Patchy skin color refers to areas of irregular skin coloring. Irregular or patchy discoloration of the skin can be caused by: changes in pigment (melanin), blood vessel (vascular) changes, growth of foreign organisms on the skin. Mottling or mottled skin refers specifically to blood vessel changes in the skin which cause a patchy appearance.

Normal aging will cause epidermal cells to become thinner and less sticky. The thinner cells make the skin look noticeably thinner. The decreased stickiness of the cells decreases the effectiveness of the barrier function allowing moisture to be released instead of being kept in the skin. This causes dryness. The number of epidermal cells decreases by 10% per decade. In addition, typically, as a person ages, the sweat and oil glands of the skin also become less numerous. Sebaceous glands get bigger but produce less sebum, and the number of sweat glands decreases and become smaller in size. Both of these changes causes the skin to lose moisture and to dry out more easily.

While the oil and fat components of skin prevent evaporation and provide lubrication to the surface of skin, it is actually the intercellular matrix which contain skin’s natural moisturizing factor (NMF), along with the skin’s lipid content in skin membrane, that gives skin a good deal of its surface texture and feel. The intercellular matrix is the skin’s first line of defense against water loss. Aging skin loses water due to the crystallization of lipid membrane. When the lipid and natural moisturizing factor (such as hyaluronic acid) content of skin is reduced, we experience surface roughness, flaking, fine lines, and uncomfortable feeling. The longer the skin’s surface layer (stratum corneum) is impaired, the less effective the skin’s intercellular matrix becomes. Moreover, the skin’s healing process is impaired

Changes in the connective tissue reduce the skin’s strength and elasticity. This is known as elastosis and is especially pronounced in sun-exposed areas (solar elastosis). Elastosis produces the leathery, weather-beaten appearance common to farmers, sailors, and others who spend a large amount of time outdoors.  Skin Elasticity can be tested on your own. Pinch a large section of skin on the back of your hand, holding firmly for 5 seconds. Release and count the number of seconds for the pinched skin to return to its normal (totally flat) appearance. Skin elasticity is an indicator of potassium levels. The skin on the back of one’s hand, when pinched, should snap back like a fresh rubber band; if there is not enough potassium or too much sodium then the tissues will start to harden and return to their resting position more slowly. Skin turgor is an abnormality in the skin’s ability to change shape and return to normal (elasticity). Skin turgor is a sign commonly used by health care workers to assess the degree of fluid loss or dehydration. Decreased skin turgor is a late sign in dehydration. It occurs with moderate to severe dehydration.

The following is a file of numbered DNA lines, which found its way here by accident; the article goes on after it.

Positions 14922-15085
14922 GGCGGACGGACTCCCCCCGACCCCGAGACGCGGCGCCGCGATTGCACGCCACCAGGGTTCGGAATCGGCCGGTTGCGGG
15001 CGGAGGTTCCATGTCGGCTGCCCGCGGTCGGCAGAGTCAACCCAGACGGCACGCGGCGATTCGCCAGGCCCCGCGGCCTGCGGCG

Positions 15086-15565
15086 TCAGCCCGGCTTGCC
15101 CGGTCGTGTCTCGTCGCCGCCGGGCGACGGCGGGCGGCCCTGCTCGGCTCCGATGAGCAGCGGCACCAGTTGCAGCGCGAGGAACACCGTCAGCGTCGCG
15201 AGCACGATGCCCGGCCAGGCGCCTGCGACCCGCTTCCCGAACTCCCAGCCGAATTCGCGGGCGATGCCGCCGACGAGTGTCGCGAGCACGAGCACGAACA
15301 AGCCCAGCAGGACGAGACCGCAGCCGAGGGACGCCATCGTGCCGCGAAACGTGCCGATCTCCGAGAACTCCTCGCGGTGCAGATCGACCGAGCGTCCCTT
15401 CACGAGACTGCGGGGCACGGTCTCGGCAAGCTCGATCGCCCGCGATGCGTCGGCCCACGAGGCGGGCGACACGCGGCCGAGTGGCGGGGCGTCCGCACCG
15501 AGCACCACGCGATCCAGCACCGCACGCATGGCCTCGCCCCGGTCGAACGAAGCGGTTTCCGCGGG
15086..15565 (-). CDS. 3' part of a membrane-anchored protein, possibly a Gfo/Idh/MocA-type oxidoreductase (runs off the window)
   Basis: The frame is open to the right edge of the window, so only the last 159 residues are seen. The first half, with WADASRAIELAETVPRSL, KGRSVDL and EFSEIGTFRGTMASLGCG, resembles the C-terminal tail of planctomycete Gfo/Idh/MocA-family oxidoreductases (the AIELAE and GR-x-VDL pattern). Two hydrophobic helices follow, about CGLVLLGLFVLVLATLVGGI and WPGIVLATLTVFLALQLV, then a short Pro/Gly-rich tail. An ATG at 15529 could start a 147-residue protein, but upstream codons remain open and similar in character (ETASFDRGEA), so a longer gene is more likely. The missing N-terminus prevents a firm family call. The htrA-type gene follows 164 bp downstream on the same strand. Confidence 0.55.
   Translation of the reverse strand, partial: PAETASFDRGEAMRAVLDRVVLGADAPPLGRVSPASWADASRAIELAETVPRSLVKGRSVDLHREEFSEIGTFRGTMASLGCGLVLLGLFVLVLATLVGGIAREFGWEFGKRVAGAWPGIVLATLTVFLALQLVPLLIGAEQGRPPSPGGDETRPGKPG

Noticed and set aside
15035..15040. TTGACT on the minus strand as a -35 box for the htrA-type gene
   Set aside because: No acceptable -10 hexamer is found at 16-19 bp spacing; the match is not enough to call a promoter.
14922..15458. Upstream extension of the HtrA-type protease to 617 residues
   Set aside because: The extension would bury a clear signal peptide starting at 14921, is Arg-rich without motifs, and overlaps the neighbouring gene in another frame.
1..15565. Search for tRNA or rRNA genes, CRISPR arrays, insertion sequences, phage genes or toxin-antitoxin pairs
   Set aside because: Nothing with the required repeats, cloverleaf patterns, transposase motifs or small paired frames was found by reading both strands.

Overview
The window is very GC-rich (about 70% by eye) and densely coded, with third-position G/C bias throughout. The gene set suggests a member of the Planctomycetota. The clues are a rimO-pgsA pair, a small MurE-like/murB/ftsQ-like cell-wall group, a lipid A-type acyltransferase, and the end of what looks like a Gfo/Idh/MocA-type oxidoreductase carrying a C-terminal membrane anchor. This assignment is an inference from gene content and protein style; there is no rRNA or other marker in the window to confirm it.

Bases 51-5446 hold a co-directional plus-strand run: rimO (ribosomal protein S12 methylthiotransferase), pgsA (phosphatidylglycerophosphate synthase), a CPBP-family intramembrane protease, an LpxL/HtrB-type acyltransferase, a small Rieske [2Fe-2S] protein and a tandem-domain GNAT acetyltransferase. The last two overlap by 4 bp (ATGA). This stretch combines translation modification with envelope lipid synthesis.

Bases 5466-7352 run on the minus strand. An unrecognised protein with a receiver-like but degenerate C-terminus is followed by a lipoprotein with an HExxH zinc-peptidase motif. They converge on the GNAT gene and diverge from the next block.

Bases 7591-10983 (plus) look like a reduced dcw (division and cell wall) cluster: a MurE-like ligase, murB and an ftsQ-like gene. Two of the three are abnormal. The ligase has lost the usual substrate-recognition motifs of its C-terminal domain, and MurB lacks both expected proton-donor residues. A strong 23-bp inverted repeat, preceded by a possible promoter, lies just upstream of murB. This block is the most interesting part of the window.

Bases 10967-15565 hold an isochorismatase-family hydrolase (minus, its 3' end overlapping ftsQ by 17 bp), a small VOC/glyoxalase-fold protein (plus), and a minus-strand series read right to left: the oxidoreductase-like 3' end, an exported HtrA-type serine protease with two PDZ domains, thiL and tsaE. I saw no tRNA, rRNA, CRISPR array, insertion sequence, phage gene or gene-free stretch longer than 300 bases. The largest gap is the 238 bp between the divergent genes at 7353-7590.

Sagging skin and wrinkles, loss of elasticity are due to the change (loosen)/destruction of collagen and elstin fibers in the connective tissue of the skin and dehydration.

Some skin diseases are more often associated with aging people. Blood vessels are easier to see through the thinning skin. Also because they become dilated with age. These blood vessels may be visible as red dome-like formations on the skin (cherry angiomas), or as broken capillaries on the face (telangietasias). Many people develop senile or actinic purpura, which are purplish spots or patches on the skin created by small hemorrhages in the skin. Older skin has less protection against sun damage because protective cells called melanocytes decrease with age. Aging skin is also more likely to develop a variety of benign and pre-cancerous growths, such as seborrheic and actinic keratoses. Seborrheic keratoses often have a rough, brown appearance, and look like a wart. They are benign. Actinic keratoses are small, scaly growths on areas of the skin that have received sun exposure. They are an early sign of skin cancer.